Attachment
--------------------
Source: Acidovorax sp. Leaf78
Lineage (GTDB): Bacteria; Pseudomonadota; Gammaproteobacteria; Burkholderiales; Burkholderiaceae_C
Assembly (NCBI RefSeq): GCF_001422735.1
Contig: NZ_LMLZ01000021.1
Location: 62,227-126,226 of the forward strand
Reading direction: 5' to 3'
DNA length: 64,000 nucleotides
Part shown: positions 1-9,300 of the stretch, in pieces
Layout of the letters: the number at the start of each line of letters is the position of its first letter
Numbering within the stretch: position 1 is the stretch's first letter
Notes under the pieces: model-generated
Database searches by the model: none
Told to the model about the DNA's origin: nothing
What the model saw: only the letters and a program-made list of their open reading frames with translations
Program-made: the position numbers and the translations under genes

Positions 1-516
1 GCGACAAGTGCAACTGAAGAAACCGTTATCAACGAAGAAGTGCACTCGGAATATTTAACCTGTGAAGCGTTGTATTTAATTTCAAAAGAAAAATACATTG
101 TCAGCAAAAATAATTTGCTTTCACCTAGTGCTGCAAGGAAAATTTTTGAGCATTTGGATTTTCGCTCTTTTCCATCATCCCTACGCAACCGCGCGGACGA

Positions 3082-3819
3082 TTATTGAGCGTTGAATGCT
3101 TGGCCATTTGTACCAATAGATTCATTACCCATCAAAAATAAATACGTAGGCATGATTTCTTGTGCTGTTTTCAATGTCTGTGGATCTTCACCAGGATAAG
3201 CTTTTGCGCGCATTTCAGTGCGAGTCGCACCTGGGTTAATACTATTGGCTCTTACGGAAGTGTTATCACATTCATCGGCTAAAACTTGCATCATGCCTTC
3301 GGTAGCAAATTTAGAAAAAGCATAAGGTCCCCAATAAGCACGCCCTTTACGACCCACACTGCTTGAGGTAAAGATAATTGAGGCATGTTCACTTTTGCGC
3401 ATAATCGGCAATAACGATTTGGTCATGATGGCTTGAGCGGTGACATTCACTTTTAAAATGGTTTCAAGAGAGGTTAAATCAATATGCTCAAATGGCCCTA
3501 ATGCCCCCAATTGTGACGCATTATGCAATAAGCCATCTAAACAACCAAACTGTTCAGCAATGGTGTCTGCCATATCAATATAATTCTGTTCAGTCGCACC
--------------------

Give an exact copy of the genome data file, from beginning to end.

Source: Acidovorax sp. Leaf78
Lineage (GTDB): Bacteria; Pseudomonadota; Gammaproteobacteria; Burkholderiales; Burkholderiaceae_C
Assembly (NCBI RefSeq): GCF_001422735.1
Contig: NZ_LMLZ01000021.1
Location: 62,227-126,226 of the forward strand
Reading direction: 5' to 3'
DNA length: 64,000 nucleotides
Part shown: positions 1-9,300 of the stretch, in pieces
Layout of the letters: the number at the start of each line of letters is the position of its first letter
Numbering within the stretch: position 1 is the stretch's first letter
Notes under the pieces: model-generated
Database searches by the model: none
Told to the model about the DNA's origin: nothing
What the model saw: only the letters and a program-made list of their open reading frames with translations
Program-made: the position numbers and the translations under genes

Positions 1-516
1 GCGACAAGTGCAACTGAAGAAACCGTTATCAACGAAGAAGTGCACTCGGAATATTTAACCTGTGAAGCGTTGTATTTAATTTCAAAAGAAAAATACATTG
101 TCAGCAAAAATAATTTGCTTTCACCTAGTGCTGCAAGGAAAATTTTTGAGCATTTGGATTTTCGCTCTTTTCCATCATCCCTACGCAACCGCGCGGACGA

Positions 3082-3819
3082 TTATTGAGCGTTGAATGCT
3101 TGGCCATTTGTACCAATAGATTCATTACCCATCAAAAATAAATACGTAGGCATGATTTCTTGTGCTGTTTTCAATGTCTGTGGATCTTCACCAGGATAAG
3201 CTTTTGCGCGCATTTCAGTGCGAGTCGCACCTGGGTTAATACTATTGGCTCTTACGGAAGTGTTATCACATTCATCGGCTAAAACTTGCATCATGCCTTC
3301 GGTAGCAAATTTAGAAAAAGCATAAGGTCCCCAATAAGCACGCCCTTTACGACCCACACTGCTTGAGGTAAAGATAATTGAGGCATGTTCACTTTTGCGC
3401 ATAATCGGCAATAACGATTTGGTCATGATGGCTTGAGCGGTGACATTCACTTTTAAAATGGTTTCAAGAGAGGTTAAATCAATATGCTCAAATGGCCCTA
3501 ATGCCCCCAATTGTGACGCATTATGCAATAAGCCATCTAAACAACCAAACTGTTCAGCAATGGTGTCTGCCATATCAATATAATTCTGTTCAGTCGCACC